China is honing runway-repair teams

by Braxton Taylor

The U.S. Air Force has been open about its hunt for more bases and new missile defenses in the Pacific, which reflects the assumption that the region’s scarce runways would be among the first items targeted in a conflict with China. Less is heard about similar efforts by the People’s Liberation Army, which has the very same problem of how to ensure that its own aircraft have places to fly and fight from. 

A new report from BluePath Labs reveals how the PLA has been investing heavily in the ability to get its own airfields back up and running following a strike. 

Generally, runway repair starts with explosive ordnance disposal. After an enemy attack, any unexploded bombs or missiles on the airfield could be accidentally triggered by subsequent repair operations, which would produce more casualties and set back attempts to restore flight capability. The crucial work of clearing a field is carried out by specialized engineering technical service groups. In exercises, the PLA says, these teams have been able to find and detonate unexploded ordnance in as little as 23 minutes.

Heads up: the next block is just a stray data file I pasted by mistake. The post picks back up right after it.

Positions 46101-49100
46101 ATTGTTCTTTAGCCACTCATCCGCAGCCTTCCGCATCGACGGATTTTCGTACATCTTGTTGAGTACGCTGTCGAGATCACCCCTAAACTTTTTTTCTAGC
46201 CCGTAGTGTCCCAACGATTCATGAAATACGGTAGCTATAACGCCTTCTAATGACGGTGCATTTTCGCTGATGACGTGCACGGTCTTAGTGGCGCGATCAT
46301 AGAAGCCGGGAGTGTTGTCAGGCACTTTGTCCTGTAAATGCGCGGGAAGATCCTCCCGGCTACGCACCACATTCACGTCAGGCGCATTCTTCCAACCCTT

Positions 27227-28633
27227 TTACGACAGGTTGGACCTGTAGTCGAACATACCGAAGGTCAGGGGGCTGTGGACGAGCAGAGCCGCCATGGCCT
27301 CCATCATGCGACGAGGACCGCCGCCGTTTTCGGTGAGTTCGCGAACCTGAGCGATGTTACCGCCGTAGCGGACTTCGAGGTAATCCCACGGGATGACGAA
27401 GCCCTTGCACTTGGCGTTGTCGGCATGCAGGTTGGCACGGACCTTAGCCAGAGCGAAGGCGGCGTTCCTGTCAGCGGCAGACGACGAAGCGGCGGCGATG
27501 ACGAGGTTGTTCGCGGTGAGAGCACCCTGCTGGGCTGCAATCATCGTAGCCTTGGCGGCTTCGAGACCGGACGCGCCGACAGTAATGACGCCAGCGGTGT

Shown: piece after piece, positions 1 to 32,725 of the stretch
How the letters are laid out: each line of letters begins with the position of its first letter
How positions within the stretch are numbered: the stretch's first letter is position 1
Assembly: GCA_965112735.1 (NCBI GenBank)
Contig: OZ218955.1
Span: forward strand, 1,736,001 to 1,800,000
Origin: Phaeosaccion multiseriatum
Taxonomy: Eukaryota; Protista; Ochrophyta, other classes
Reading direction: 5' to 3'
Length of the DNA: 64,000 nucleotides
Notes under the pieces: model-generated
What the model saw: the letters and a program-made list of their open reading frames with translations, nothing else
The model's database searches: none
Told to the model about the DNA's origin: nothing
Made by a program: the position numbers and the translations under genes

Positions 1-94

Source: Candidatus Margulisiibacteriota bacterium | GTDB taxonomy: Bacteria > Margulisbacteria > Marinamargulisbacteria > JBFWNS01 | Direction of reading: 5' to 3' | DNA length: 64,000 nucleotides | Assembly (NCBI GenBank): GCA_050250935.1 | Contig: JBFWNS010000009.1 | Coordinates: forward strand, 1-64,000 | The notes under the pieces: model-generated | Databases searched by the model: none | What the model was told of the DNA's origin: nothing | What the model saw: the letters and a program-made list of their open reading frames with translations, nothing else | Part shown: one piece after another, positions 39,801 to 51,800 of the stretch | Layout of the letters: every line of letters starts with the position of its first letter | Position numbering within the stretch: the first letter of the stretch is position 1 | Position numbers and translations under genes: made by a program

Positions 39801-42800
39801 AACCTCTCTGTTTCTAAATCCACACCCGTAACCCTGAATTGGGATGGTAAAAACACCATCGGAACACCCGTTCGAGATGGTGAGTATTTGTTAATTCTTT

The next step is to fill the craters left by the attack. This is typically done by airfield services companies, who start by marking off the affected area, cutting away the edges with a circular saw, breaking up bigger sections with a pneumatic drill, removing the broken pieces, and filling the hole with concrete. The PLA’s adoption of a new kind of quick-drying concrete in 2013 increased the speed at which craters could be filled, with the fastest time for the procedure sitting at 25 minutes and 3 seconds during a competition.. 

These sorts of competitions are used to hone repair techniques. One source described a PLAAF competition in which units raced to repair two 2.5-foot holes: “The runway cutting was completed in 10 minutes, the pneumatic drilling took 30 minutes, mixing the concrete was completed in 8 minutes, filling was completed in 2 minutes, and the surface was completed in 1 minute, after 25 minutes the repair material was initially set, and after another 2 hours the concrete finally solidified completely for airfield use.”